The following is an excerpt from TOM LAURICELLA | July 28, 2012 | WSJ.com |
Amid a fresh barrage of bad economic news, the mood among investors these days is glum. So it might come as a surprise that stocks are actually up so far this year.
Stocks had swooned during the spring amid yet another flare-up of worries about Europe, with the Dow Jones Industrial Average losing 820 points in May alone.
But since then, the Dow has rebounded almost 700 points. Crucial to the bounce has been expectations that the Federal Reserve will move quickly should the U.S. economy deteriorate further.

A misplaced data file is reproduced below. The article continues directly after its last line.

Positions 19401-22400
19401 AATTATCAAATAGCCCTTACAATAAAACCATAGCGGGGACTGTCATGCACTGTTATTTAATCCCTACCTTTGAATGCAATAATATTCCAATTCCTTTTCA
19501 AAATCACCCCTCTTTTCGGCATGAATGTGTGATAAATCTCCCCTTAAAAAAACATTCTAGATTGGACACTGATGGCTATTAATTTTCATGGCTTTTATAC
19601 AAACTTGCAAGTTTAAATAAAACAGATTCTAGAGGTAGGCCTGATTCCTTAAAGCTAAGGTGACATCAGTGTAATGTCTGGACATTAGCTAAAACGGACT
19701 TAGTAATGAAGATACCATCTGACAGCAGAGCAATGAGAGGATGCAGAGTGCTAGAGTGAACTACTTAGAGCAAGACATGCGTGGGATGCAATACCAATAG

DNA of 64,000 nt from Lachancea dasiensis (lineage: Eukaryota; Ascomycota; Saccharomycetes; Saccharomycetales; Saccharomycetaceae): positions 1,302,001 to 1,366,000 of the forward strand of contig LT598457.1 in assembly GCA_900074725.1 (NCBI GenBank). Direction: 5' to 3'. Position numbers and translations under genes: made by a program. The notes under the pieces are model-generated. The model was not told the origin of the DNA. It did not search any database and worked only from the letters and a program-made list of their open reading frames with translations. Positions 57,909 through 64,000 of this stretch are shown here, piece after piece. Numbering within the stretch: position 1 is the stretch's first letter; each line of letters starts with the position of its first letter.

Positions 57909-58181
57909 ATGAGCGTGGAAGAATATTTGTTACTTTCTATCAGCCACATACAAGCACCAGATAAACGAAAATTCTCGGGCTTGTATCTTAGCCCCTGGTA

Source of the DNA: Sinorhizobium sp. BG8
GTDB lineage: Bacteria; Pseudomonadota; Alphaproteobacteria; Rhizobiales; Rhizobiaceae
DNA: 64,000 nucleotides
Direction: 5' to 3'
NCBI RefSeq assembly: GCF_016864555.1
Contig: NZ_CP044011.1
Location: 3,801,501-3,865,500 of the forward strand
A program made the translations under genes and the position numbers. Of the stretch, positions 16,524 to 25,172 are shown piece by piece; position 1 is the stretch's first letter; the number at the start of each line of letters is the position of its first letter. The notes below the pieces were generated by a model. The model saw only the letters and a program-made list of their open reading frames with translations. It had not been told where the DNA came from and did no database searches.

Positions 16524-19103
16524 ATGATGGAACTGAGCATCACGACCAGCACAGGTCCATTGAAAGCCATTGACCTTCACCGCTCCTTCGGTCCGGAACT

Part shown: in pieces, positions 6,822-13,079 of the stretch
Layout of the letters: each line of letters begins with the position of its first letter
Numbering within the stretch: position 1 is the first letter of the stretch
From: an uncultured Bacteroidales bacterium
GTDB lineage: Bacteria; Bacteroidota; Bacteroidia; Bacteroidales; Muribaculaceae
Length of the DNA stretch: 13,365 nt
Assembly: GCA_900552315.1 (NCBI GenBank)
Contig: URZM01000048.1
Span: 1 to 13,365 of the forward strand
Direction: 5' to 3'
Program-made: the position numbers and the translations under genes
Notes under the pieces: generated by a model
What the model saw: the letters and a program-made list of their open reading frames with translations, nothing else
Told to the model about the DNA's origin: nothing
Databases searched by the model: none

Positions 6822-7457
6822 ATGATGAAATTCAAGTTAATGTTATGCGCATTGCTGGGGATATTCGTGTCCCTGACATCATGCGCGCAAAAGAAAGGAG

As a result, even after a couple of white-knuckle days last week, the Standard & Poor’s 500-stock index is up 10% so far this year.
The Dow has struggled a bit more, gaining 7% so far in 2012, but the technology-heavy Nasdaq is up a hefty 14%.
While that’s good news for many portfolios, investors shouldn’t get complacent. There are considerable risks both in the U.S. and abroad that could quickly send the still-jittery markets into a tailspin.
Not That Bad
Investors, particularly individual investors, haven’t been convinced by the 2012 rally. They’ve bailed out of U.S.-stock mutual funds in droves—withdrawing $71 billion so far this year, according to the Investment Company Institute, the mutual-fund industry’s trade group.
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